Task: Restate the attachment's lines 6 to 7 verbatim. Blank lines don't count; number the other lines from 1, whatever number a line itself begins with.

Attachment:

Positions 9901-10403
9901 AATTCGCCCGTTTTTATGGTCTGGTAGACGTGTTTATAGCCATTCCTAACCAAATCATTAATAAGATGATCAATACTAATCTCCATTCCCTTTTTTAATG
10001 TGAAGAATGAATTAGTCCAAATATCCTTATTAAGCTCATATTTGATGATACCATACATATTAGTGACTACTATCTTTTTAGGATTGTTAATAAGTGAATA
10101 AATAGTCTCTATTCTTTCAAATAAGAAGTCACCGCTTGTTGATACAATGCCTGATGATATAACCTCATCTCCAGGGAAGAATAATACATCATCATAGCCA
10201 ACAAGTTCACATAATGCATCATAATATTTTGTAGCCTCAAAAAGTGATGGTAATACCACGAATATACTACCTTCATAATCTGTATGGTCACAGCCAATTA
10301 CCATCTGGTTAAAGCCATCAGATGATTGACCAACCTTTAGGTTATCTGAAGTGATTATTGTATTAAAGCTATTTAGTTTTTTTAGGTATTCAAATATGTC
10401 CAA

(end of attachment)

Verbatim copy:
10301 CCATCTGGTTAAAGCCATCAGATGATTGACCAACCTTTAGGTTATCTGAAGTGATTATTGTATTAAAGCTATTTAGTTTTTTTAGGTATTCAAATATGTC
10401 CAA